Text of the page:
Beer fans line up every winter at Intuition Ale Works in north Florida for the annual release of Underdark, a world-class stout aged for a year in bourbon barrels that sells out quickly even at $15 a bottle.
Ben Davis, who owns the 4-year-old local craft brewery in Jacksonville, counts on Underdark’s two-day spike in revenue to grow his small business.
But a bill moving through the Florida Senate that would cut into Underdark's profit has craft brewers crying foul.
The law would force craft brewers to sell their bottled and canned beer directly to a distributor. If they want to sell it in their own tap rooms, they would then have to buy it back at what is typically a 30 to 40 percent markup without the bottles or cans ever leaving the brewery, according to Joshua Aubuchon, a lawyer and lobbyist for the Florida Brewers Guild.
The rule would not apply to draft beer.
“That to me looks like racketeering,” Aubuchon said.
While other states nurture craft breweries, the smaller craft brewers say politically influential national distributors have drawn a line in the sand in Florida to slow the growing popularity of independents who offer an alternative to the standard American light lager fare.
U.S. craft brew sales grew 18 percent by volume in 2013, while overall beer sales dropped about 2 percent, according to the national Brewers Association, which defines craft breweries as those producing fewer than 6 million barrels annually that use traditional ingredients and are independently owned.
Still, the craft industry remains small, accounting for about 8 percent of all beer sold nationally but as high as 20 percent in craft brew-friendly Oregon and in the double digits in states like Colorado, California and Washington, said Brewers Association director Paul Gatza.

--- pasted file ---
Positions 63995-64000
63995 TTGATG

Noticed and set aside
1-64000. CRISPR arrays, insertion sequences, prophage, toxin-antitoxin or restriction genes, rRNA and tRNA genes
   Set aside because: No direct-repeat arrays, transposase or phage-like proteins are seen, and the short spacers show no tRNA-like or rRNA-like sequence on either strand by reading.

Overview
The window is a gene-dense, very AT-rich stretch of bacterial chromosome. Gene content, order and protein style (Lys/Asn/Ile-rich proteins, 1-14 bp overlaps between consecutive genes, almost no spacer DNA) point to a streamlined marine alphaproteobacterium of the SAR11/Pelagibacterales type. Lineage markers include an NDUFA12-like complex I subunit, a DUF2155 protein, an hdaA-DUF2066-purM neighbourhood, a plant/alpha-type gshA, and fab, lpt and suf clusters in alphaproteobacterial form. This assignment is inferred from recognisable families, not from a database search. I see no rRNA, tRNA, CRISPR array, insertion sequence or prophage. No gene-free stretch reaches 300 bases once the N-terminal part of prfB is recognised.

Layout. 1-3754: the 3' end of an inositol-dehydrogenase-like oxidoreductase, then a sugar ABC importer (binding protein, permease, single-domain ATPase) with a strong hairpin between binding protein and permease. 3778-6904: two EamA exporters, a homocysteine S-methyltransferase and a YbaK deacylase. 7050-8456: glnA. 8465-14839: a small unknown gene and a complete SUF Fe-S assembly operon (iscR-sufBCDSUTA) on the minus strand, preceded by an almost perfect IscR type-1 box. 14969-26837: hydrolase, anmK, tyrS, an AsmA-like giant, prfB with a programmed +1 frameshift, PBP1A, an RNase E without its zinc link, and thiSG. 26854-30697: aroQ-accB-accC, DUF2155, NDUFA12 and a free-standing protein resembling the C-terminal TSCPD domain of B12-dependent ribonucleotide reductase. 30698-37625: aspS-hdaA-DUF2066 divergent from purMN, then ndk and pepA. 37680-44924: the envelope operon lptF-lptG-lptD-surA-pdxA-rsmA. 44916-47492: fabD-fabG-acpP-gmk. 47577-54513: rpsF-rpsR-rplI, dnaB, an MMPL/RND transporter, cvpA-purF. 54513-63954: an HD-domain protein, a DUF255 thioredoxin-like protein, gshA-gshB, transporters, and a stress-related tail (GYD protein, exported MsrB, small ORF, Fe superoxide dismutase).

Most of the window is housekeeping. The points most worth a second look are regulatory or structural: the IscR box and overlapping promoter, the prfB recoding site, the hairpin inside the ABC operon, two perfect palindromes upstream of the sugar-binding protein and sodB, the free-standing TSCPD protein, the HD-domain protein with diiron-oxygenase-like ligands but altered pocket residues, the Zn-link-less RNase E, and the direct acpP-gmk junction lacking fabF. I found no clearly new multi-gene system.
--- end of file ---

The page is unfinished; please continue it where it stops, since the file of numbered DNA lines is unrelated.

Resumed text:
In Florida, where craft brewers say their market share remains under 6 percent and most breweries produce under 3,000 barrels a year, the small beer makers are outgunned in the legislature. Influential politicians have vowed loyalty to the national distributors, who make the bulk of their money from major brands like Budweiser, Miller and Coors.
The bill’s economic impact in South Florida would be particularly noticeable because of the growing number of startup breweries in the region and ones about to open, said Luis G. Brignoni, founder of Wynwood Brewing Co. in Miami.
“We don’t have a marketing budget like the big guys, so the tap room is the place for us to communicate our message, talk with people one-on-one about our beers, and grow our business one customer at a time,” said Brignoni, who recently tripled the brewing capacity of his brewery. “A lot of the money we put back into our business comes from the tap room. If this bill passes, we would not be able to expand or grow as quickly as we’d like to.”
Mitch Rubin, lobbyist for the distributors' Florida Beer Wholesalers Association, said his group’s goal is to re-write the state's rules governing the craft brewing industry to create strict lines between manufacturers, distributors and retailers, which he said would preserve competition.
Craft brewers say the distributors' clout has resulted in odd regulation in Florida, including a ban on the use of 64-ounce (half gallon) “growlers,” which are reusable jugs that can be filled directly from a beer tap and sealed for sales to-go.
Florida allows the use of quart and gallon growlers, but the 64-ounce size is the most popular in 47 other states where it is legal. Craft brewers are trying for a fourth straight year to overturn the ban.
“It's not going to be that big of a deal (to distributors),” said Joe Redner, owner of Tampa's Cigar City Brewing. “But their response is always to come over the top with a nuclear option.”
The result was a Senate bill filed without a named sponsor that permits 64-ounce growlers but forces direct sales of all bottles and cans to a distributor, Aubuchon said.
The bill passed its first committee hurdle last week by 10-0 vote.
By contrast, the Brewers Association counts 37 craft brew-friendly states — Texas and Michigan most recently — that permit beer makers to distribute their own beer under various limitations.
“What it's doing is it's allowing all these new breweries to pop up. We're seeing more than a brewery opening per day,” Gatza said.